Keep the young children in your life safe from potentially harmful substances. The Illinois Poison Center offers our Caregivers Guide to prevent childhood poisoning.
Protecting children from harm is your No. 1 priority. At IPC, we’re here to help.
Our Caregivers Guide offers practical advice on keeping children safe from potentially harmful substances. That’s our specialty. We encourage you to take the actions below. You’ll feel more confident and assured after taking concrete steps to keep young children safe.
Teach children to “always ask first” before eating or drinking anything.
Store potentially harmful substances and products in cabinets with child-resistant safety locks, or up high and out of children’s reach.
Don’t store cleaning products and food in the same areas/cabinets.
Keep perfumes, colognes, cosmetics and other personal care products out of children’s reach.
Keep all potentially harmful products (cleaners, cosmetics, medicines and items used for home repair, gardening and automobiles) in their original container with original labels.
Always read the labels and directions for use each time you use cleaning products and other possible poisons.
Rinse out all empty containers (those used for bleaches, cleaners, etc.) before discarding.
Make sure the Illinois Poison Center’s telephone number is stored in or near each phone in your home.
Curious toddlers like to get into everything. As a caregiver, you can protect toddlers and older children from medication. Take these precautions:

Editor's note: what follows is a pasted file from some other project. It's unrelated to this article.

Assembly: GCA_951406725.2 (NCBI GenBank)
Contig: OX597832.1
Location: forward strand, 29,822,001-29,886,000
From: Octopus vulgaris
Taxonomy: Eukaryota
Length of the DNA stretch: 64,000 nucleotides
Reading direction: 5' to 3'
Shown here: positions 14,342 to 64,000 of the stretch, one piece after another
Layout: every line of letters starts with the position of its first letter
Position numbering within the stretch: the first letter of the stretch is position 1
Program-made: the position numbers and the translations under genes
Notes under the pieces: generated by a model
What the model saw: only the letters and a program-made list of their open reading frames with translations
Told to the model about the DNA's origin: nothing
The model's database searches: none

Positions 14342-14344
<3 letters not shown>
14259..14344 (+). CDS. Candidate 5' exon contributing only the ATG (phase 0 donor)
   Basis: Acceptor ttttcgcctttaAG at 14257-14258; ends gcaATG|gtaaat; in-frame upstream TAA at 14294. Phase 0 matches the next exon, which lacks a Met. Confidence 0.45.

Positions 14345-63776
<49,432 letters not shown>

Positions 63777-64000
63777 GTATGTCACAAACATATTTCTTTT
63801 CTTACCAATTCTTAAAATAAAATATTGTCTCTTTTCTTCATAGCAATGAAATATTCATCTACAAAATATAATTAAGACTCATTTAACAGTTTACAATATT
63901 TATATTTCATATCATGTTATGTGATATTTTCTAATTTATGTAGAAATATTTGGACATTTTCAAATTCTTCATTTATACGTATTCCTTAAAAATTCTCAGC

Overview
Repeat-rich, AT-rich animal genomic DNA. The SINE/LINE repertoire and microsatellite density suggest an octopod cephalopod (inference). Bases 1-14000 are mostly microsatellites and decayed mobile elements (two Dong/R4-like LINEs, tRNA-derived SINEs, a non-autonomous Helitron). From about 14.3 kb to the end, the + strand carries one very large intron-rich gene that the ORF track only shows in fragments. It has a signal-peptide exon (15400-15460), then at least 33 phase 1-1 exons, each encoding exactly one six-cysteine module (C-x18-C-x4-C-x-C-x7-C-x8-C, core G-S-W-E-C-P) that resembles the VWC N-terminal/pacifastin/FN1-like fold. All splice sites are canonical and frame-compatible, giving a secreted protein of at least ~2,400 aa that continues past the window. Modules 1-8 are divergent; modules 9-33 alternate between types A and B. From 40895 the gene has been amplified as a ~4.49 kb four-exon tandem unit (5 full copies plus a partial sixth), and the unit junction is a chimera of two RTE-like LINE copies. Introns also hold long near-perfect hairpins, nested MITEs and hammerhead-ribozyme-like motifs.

Keep medicines in their original containers and store them in locked cabinets.
Do not place or store medications within the reach of children.
Use child-resistant containers for medications carried in your purse. Please note: Daily pill counters are not child-resistant!
Dispose of old or unused medications. Rinse out containers before throwing them away.
Never call medicine “candy” or make a game out of taking it.
Do not take or give medicines in the dark or without your glasses.
Purses, handbags, backpacks and diaper bags are filled with potentially harmful substances. The best thing you can do as a caregiver? Stop children from playing in them. If enough is ingested, common items such as make-up, perfume, ointment creams, medication and laxatives can be harmful. They also are a choking hazard.
Plants brighten a room and beautify your yard. But some indoor and outdoor plants can be toxic. To prevent plant poisoning:
Keep all houseplants out of children’s reach.
Know the names of all your plants, both indoors and outdoors. Consult a nursery or florist to identify unknown plants.
Teach children to never put mushrooms, berries or any part of a plant in their mouths.
See our lists of toxic plants: mild/moderately toxic and highly toxic.
Access our free online poison prevention education training, educational materials and presentation tools.
It happens often. Children eat something they shouldn’t have. Get expert advice on what to do next.